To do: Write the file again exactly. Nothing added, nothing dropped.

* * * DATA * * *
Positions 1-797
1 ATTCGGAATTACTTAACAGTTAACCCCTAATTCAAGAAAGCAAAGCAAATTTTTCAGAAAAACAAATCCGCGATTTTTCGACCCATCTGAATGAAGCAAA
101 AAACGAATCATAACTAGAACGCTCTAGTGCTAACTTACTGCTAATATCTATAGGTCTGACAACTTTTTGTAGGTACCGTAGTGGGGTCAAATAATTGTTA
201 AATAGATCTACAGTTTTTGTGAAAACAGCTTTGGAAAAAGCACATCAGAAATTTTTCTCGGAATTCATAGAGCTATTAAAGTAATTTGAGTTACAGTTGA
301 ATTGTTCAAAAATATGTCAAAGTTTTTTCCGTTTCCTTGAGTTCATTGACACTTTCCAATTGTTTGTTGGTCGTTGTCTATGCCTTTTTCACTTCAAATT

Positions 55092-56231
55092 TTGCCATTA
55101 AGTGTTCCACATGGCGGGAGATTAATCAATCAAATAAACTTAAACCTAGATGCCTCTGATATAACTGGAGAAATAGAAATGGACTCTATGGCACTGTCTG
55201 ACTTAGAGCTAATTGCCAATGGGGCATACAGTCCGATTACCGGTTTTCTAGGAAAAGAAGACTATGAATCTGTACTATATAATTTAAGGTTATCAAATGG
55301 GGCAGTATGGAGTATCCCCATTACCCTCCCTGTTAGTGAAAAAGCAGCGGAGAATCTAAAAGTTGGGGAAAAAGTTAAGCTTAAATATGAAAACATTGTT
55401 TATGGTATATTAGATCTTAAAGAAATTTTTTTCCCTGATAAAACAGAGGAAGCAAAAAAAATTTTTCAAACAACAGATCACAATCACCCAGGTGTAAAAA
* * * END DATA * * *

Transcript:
Positions 1-797
1 ATTCGGAATTACTTAACAGTTAACCCCTAATTCAAGAAAGCAAAGCAAATTTTTCAGAAAAACAAATCCGCGATTTTTCGACCCATCTGAATGAAGCAAA
101 AAACGAATCATAACTAGAACGCTCTAGTGCTAACTTACTGCTAATATCTATAGGTCTGACAACTTTTTGTAGGTACCGTAGTGGGGTCAAATAATTGTTA
201 AATAGATCTACAGTTTTTGTGAAAACAGCTTTGGAAAAAGCACATCAGAAATTTTTCTCGGAATTCATAGAGCTATTAAAGTAATTTGAGTTACAGTTGA
301 ATTGTTCAAAAATATGTCAAAGTTTTTTCCGTTTCCTTGAGTTCATTGACACTTTCCAATTGTTTGTTGGTCGTTGTCTATGCCTTTTTCACTTCAAATT

Positions 55092-56231
55092 TTGCCATTA
55101 AGTGTTCCACATGGCGGGAGATTAATCAATCAAATAAACTTAAACCTAGATGCCTCTGATATAACTGGAGAAATAGAAATGGACTCTATGGCACTGTCTG
55201 ACTTAGAGCTAATTGCCAATGGGGCATACAGTCCGATTACCGGTTTTCTAGGAAAAGAAGACTATGAATCTGTACTATATAATTTAAGGTTATCAAATGG
55301 GGCAGTATGGAGTATCCCCATTACCCTCCCTGTTAGTGAAAAAGCAGCGGAGAATCTAAAAGTTGGGGAAAAAGTTAAGCTTAAATATGAAAACATTGTT
55401 TATGGTATATTAGATCTTAAAGAAATTTTTTTCCCTGATAAAACAGAGGAAGCAAAAAAAATTTTTCAAACAACAGATCACAATCACCCAGGTGTAAAAA